—"The eccentricity is equal to unity!" cried Barbican.

—"The eccentricity is less than unity!" screamed M'Nicholl.

"Talking of eccentricity—" put in Ardan.

—"Therefore it's a parabola, and must be!" cried Barbican, triumphantly.

—"Therefore it's hyperbola and nothing shorter!" was the Captain's quite as confident reply.

"For gracious sake!—" resumed Ardan.

"Then produce your asymptote!" exclaimed Barbican, with an angry sneer.

"Let us see the symmetrical point!" roared the Captain, quite savagely.

"Dear boys! old fellows!—" cried Ardan, as loud as his lungs would let him.

"It's useless to argue with a Mississippi steamboat Captain," ejaculated Barbican; "he never gives in till he blows up!"

"Never try to convince a Yankee schoolmaster," replied M'Nicholl; "he has one book by heart and don't believe in any other!"

"Here, friend Michael, get me a cord, won't you? It's the only way to convince him!" cried Barbican, hastily turning to the Frenchman.

"Hand me over that ruler, Ardan!" yelled the Captain. "The heavy one! It's the only way now left to bring him to reason!"

"Look here, Barbican and M'Nicholl!" cried Ardan, at last making himself heard, and keeping a tight hold both on the cord and the ruler. "This thing has gone far enough! Come. Stop your talk, and answer me a few questions. What do you want of this cord, Barbican?"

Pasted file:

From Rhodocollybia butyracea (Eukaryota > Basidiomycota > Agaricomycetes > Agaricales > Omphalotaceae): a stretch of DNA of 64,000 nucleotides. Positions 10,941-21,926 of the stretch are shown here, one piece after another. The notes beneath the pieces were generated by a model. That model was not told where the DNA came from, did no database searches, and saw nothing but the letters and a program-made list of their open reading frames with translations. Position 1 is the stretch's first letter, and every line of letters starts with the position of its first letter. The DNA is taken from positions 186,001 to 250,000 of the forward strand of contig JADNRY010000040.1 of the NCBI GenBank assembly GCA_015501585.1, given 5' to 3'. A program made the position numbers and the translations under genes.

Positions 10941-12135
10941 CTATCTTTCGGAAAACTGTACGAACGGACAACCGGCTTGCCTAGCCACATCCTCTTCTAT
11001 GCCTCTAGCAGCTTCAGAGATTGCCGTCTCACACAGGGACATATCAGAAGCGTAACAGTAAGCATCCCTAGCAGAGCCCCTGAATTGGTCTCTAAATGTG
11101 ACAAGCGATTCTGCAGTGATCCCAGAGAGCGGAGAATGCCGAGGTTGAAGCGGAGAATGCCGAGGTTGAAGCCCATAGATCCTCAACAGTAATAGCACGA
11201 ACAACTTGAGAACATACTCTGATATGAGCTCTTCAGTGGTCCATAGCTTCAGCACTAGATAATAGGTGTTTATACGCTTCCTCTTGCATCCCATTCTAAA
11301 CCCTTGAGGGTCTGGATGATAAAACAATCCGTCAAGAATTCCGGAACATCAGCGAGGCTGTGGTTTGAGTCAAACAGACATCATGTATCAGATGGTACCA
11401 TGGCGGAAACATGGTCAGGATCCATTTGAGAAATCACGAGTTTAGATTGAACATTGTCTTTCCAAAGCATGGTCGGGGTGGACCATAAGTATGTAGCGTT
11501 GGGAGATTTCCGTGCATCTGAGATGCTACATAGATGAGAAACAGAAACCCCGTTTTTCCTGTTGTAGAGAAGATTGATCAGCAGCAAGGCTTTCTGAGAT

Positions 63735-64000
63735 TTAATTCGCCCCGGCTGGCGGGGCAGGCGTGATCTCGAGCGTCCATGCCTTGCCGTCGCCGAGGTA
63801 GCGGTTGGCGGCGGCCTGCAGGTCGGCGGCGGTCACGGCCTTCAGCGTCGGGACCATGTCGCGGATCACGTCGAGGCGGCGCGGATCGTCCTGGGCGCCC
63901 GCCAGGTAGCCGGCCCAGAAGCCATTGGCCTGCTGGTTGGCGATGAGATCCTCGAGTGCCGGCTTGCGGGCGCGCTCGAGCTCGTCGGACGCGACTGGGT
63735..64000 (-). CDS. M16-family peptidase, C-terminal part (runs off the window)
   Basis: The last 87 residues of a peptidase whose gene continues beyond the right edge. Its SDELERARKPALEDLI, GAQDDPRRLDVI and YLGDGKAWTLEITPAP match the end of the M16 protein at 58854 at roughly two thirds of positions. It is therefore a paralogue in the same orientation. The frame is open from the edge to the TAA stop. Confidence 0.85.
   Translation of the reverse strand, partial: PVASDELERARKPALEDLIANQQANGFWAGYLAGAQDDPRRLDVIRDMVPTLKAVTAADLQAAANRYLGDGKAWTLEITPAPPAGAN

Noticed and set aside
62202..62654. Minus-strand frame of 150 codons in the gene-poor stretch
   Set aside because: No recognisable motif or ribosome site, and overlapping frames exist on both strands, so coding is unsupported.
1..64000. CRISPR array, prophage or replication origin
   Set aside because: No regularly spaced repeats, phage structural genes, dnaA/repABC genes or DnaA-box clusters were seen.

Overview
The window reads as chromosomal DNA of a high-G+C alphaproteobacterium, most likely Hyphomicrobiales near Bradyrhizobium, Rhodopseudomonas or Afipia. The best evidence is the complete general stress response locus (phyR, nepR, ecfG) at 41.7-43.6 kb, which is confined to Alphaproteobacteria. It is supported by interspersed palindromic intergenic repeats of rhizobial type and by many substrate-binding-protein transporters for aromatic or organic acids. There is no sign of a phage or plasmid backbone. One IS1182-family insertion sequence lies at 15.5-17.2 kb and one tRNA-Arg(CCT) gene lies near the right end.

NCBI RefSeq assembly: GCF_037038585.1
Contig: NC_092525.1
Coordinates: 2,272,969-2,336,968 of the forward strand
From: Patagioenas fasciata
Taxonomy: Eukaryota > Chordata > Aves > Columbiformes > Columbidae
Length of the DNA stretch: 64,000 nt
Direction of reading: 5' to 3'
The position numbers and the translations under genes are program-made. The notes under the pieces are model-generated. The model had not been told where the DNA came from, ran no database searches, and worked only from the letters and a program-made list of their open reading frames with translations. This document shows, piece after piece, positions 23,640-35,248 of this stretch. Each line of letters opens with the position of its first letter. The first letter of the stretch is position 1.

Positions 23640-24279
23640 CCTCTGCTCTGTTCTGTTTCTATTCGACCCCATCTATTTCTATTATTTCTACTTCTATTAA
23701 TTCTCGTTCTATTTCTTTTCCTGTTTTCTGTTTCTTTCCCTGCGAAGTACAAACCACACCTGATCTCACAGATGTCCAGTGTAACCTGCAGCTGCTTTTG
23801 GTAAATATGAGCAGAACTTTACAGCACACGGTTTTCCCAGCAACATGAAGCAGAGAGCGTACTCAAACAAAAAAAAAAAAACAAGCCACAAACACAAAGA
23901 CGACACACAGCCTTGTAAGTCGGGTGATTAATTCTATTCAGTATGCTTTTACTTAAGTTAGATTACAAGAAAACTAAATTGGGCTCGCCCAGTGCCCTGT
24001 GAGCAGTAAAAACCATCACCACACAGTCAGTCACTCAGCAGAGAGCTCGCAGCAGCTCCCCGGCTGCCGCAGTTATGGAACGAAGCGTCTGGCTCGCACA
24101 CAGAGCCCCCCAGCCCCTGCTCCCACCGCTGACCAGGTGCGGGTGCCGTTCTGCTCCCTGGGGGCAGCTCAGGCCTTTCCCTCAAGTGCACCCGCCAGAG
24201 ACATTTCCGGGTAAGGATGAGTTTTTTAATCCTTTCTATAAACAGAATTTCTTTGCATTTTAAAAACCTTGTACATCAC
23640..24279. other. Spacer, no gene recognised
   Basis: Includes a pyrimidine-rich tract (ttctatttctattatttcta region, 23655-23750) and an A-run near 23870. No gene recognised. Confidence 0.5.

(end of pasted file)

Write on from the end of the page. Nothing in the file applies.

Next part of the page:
"To describe a parabolic curve!"

"And what are you going to do with the ruler, M'Nicholl!"

"To help draw a true hyperbola!"

"Promise me, Barbican, that you're not going to lasso the Captain!"

"Lasso the Captain! Ha! ha! ha!"

"You promise, M'Nicholl, that you're not going to brain the President!"

"I brain the President! Ho! ho! ho!"

"I want merely to convince him that it is a parabola!"

"I only want to make it clear as day that it is hyperbola!"

"Does it make any real difference whether it is one or the other?" yelled Ardan.